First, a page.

By Antonio Guerrero
Botswana, the world's largest diamond producer, received a $1.5 billion loan from the African Development Bank, marking the bank's largest-ever budget support facility. It is also Botswana's first loan from the development bank in 17 years. The loan will help finance an expected 13.5% fiscal deficit prompted by a marked decline in diamond prices and export earnings. Botswana is reportedly also in talks with the IMF for further budget assistance. In February S&P cut its outlook on Botswana's A foreign currency rating from stable to negative.
Rwandan finance minister James Musoni presented an ambitious $1.5 billion annual budget for fiscal year 2009-2010, which is 24% higher than the previous one. It is also Rwanda's first budget to conform to the budget calendar set by the East African Community (EAC). The budget predicts 5% to 6% GDP growth for the period, down from last year's 11.2%. It includes $308 million in infrastructure investments, equal to 21.8% of the budget total (up from the previous budget's 20.2%). Authorities aim to reduce the country's dependence on foreign aid, with 51% of the budget's financing set to come from domestic revenues.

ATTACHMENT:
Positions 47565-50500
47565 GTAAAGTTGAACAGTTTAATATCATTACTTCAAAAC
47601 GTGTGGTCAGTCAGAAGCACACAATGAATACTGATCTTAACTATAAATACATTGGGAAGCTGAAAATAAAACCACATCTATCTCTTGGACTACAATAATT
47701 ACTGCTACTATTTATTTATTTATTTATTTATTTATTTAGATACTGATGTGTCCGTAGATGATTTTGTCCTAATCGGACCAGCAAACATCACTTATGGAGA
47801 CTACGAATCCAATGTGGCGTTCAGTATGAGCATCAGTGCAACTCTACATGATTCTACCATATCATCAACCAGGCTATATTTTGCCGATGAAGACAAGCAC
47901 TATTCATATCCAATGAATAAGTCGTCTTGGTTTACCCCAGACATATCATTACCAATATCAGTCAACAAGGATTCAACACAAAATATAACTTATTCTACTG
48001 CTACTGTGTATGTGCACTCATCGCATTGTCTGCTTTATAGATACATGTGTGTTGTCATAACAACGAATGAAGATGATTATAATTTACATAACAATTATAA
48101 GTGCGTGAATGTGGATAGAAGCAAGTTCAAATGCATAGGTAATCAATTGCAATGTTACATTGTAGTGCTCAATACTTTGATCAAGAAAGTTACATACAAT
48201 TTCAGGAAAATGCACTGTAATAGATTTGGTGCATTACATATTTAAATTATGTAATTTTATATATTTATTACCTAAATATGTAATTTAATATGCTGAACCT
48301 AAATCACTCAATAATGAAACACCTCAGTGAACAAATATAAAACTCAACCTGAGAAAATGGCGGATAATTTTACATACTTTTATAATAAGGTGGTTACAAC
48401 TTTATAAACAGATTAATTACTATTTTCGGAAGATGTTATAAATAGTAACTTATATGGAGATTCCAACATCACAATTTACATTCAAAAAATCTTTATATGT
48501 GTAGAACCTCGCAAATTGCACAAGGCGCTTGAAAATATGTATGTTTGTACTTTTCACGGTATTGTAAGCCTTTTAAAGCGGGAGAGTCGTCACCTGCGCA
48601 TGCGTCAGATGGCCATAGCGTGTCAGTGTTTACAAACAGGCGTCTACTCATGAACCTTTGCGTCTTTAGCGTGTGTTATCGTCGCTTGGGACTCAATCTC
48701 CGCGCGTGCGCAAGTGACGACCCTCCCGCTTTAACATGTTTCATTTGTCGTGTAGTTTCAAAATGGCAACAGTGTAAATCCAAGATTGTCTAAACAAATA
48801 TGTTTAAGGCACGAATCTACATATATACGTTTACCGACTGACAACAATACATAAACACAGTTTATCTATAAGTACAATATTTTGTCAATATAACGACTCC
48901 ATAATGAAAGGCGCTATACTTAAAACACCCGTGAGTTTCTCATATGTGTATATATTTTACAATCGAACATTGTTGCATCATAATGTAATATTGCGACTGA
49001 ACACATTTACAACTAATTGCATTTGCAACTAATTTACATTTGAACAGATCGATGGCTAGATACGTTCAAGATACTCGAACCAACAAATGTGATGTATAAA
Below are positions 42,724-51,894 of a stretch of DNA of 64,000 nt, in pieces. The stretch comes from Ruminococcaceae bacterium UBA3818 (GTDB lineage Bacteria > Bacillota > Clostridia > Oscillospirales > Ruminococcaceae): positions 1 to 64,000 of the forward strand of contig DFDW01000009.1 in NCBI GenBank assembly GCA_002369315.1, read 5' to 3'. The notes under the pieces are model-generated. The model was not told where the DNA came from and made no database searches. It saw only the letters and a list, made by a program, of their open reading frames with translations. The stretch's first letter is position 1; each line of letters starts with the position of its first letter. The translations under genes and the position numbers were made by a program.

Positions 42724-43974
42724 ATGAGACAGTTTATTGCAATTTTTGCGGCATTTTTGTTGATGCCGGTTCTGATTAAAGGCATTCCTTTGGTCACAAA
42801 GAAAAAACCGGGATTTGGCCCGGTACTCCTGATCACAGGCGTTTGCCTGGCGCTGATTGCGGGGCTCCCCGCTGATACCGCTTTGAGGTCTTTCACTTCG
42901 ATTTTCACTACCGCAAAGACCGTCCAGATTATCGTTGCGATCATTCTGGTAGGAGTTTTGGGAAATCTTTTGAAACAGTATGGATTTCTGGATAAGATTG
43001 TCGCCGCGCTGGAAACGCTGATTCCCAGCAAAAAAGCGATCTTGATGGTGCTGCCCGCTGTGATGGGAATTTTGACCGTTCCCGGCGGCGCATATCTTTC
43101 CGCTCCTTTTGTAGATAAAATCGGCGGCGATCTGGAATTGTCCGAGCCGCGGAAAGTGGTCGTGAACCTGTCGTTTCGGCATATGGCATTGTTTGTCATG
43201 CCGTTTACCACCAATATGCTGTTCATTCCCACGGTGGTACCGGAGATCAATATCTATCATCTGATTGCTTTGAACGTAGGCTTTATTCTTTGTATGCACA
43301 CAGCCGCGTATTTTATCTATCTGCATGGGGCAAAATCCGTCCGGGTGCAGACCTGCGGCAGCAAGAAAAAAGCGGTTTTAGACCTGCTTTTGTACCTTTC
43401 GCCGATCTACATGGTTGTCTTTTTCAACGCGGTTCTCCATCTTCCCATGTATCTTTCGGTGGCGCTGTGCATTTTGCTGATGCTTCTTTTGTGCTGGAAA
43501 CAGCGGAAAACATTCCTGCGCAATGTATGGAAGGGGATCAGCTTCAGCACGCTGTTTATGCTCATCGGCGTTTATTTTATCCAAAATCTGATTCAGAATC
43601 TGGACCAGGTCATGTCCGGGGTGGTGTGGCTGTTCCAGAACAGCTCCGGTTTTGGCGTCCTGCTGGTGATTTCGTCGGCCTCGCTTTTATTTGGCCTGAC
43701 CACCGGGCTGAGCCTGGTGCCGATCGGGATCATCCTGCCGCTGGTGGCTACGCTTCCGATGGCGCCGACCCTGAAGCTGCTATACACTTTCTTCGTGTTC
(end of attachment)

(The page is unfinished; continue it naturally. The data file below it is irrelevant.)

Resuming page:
The Economic Community of West African States (Ecowas) has revised its schedule for introducing a common currency for member states. The revised calendar now calls for harmonizing the financial sector regulatory and supervisory framework by 2013, with a single currency to be fully implemented by 2020. The proposed West African Monetary Zone (WAMZ) will include Nigeria, Gambia, Guinea, Sierra Leone and Ghana. The common currency initiative has been in the works for a decade.
S&P affirmed its BBB+ sovereign rating for South Africa, though also maintaining its negative outlook. While the rating agency's affirmation was supported by South Africa's prudent macroeconomic policies, moderate debt burden and stable political institutions, it remains concerned over current account financing risks.
Liberia was accepted as the newest member of the Africa Finance Corporation (AFC), the pan-African investment and development institution. The AFC, based in Nigeria, aims to support Liberia's infrastructure development program, particularly regarding energy projects.
|Botswana loses its sparkle as diamond prices fall|